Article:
boon or bust for student-athletes?

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Photos courtesy of U of M Athletics Gadiva Hubbard

The name, image and likeness (NIL) have allowed male and female university athletes to sign personal agreements since July 1. Now that nearly six months have passed, has the new NCAA rule lived up to its original billing?

NIL means that any business can approach a student-athlete and ask if they can use their name, image or image to endorse their products. Ithaca College professor Ellen Staurowsky told us that a better term than NIL is “athlete approvals”.

Open Dorse, a national organization that supports athletes and NIL, reports that “tens of thousands of varsity athletes” since July 1 have signed NIL agreements and disclosed activities. Big Ten, Big 12, and SEC are among the top three conferences where football (65% of deals signed), men’s basketball (14%) and track and field are the top three men’s sports, and basketball ( 8%), volleyball (3.7%) and softball rank among the top three sports for women.

The average athlete compensation per contract based on contract length is almost $ 700 (Division I), around $ 70 (Division II) and just over $ 35 for Division III, also noted Open Dorse. Axios recently released a spreadsheet of University of Minnesota Athletes and Their NIL Agreements: At least 80 players in 18 sports have about 150 NIL agreements.

“They must disclose any deal they make [with] our compliance department so that it can be documented for NCAA policies and standards, ”explained Mike Wierzbicki, Senior Associate AD External Affairs at U of M.“ It’s documented and we know what kind of ‘agreements we make. “

Social media accounts for the majority (66.4%) of NIL offerings from Minnesota athletes. “It doesn’t have to be cash,” Wierzbicki continued.

“There are offers that could be product-related where we could compensate you with clothing or equipment. For example, if you are a golfer and you make this offer, we will give you a golf bag. There are other types of compensation as well, whether in the form of food, clothing or equipment.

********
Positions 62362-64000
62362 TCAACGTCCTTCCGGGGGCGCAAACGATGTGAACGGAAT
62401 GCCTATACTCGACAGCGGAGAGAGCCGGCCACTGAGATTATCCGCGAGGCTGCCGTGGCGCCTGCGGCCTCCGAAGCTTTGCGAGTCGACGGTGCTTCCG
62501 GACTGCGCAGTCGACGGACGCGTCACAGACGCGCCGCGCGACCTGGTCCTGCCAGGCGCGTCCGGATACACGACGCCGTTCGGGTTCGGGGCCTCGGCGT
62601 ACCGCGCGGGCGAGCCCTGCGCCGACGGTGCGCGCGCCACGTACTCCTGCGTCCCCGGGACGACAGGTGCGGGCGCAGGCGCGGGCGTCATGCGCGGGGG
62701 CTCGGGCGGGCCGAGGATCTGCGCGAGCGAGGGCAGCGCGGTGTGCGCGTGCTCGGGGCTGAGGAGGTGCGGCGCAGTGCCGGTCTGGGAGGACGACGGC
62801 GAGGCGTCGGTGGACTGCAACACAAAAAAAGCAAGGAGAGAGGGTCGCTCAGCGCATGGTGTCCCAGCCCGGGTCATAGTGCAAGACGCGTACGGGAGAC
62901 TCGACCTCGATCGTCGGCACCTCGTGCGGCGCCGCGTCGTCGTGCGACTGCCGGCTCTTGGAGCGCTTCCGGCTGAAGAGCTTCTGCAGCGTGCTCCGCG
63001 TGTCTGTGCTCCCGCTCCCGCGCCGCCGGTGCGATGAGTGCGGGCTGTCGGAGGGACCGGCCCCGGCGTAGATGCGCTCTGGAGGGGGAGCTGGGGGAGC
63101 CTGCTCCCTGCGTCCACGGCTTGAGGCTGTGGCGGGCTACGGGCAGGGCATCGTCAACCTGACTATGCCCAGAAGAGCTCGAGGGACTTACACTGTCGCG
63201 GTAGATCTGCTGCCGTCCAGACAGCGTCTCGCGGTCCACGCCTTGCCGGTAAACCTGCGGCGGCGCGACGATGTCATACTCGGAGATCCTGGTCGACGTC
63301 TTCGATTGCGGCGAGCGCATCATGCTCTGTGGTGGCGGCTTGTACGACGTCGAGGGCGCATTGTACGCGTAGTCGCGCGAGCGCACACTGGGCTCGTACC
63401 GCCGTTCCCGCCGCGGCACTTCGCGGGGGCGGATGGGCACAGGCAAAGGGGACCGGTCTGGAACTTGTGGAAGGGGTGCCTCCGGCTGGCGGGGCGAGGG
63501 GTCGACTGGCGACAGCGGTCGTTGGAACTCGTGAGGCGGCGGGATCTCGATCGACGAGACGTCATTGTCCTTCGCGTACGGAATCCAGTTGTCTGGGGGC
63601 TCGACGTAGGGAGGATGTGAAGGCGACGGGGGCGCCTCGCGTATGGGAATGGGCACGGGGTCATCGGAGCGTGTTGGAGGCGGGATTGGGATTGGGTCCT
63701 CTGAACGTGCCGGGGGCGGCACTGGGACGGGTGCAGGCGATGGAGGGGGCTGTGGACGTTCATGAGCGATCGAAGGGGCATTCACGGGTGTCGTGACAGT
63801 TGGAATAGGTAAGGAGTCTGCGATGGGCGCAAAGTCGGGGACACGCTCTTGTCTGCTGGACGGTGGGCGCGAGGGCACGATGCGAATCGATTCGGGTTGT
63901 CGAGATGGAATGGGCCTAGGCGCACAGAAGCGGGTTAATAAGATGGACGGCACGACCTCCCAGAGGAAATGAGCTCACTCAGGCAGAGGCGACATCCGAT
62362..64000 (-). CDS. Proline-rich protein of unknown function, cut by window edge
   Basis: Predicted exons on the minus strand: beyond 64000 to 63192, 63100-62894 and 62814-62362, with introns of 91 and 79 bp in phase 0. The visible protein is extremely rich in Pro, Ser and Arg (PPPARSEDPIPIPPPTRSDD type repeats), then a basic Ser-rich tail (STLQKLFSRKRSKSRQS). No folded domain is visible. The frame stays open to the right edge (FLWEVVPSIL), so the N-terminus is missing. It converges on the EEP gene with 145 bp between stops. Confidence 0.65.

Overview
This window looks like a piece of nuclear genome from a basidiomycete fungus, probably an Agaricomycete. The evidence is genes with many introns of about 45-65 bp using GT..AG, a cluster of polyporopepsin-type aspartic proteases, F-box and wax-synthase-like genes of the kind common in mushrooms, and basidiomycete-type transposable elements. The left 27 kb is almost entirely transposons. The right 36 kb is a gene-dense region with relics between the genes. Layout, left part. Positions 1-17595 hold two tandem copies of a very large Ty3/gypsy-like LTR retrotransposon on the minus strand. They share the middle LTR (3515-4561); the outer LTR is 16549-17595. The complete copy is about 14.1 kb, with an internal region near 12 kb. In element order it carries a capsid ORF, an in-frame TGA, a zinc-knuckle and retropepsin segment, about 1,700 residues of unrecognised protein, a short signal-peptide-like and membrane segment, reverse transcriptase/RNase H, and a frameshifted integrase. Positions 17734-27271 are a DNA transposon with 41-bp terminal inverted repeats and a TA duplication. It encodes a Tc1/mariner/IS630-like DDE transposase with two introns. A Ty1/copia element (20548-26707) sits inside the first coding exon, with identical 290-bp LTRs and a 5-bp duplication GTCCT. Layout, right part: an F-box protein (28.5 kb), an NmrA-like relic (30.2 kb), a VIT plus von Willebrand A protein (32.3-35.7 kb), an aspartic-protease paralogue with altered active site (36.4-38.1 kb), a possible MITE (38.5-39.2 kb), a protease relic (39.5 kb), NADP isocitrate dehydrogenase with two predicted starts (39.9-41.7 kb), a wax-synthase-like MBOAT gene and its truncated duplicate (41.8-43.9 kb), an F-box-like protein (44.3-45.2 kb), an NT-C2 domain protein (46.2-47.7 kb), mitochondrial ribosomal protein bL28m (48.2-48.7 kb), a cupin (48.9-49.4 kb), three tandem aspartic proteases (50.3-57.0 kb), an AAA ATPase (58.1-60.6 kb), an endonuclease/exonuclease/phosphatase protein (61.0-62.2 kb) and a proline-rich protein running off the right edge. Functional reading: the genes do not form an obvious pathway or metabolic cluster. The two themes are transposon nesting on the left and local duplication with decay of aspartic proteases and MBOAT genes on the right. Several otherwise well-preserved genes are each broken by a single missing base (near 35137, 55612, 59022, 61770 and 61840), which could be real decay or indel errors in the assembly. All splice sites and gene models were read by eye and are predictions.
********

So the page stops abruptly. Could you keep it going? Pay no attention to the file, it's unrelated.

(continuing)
Most schools have open NIL approval departments such as the one in Minnesota. Staurowsky expressed his concern about it, seeing it more as a possible conflict of interest or, at best, another way of controlling things. “It is clear that there is a lot more money in the system that could go to the athletes,” she said. “I think there are so many things that are unresolved right now.”

Gopher’s guard, Gadiva Hubbard, told us, “I know there are a lot of rules that come into play, and this is something that keeps me from doing that. She noted that several teammates have NIL deals, which she says are mostly based on their social media presence.

Photos courtesy of U of M Athletics Mike Wierzbicki

“They want you to have an audience,” she added of most companies’ preference for partnering with college athletes. “They want you to bring more traffic to their staff,” Hubbard said.

“I think it’s far too early to say” whether these NIL deals will be a boon or a failure for varsity athletes, said Karen Weaver, assistant assistant professor at the University of Pennsylvania. “We all know some people are going to get so-called big deals because they are seen as stars.”

According to Wierzbicki, “I think things are going well here in Minnesota. It’s not just about athletic performance. They can now do things and monetize the skills they have. They can go and do things more in tune with the student body in general, which we see as a great advantage for them.

Wierzbicki pointed out that NIL is not “paying to play”.

“It’s really about your name, your image and your likeness. Our goal will continue to be to ensure that our student-athletes are prepared and receive the education they need to be successful. ”

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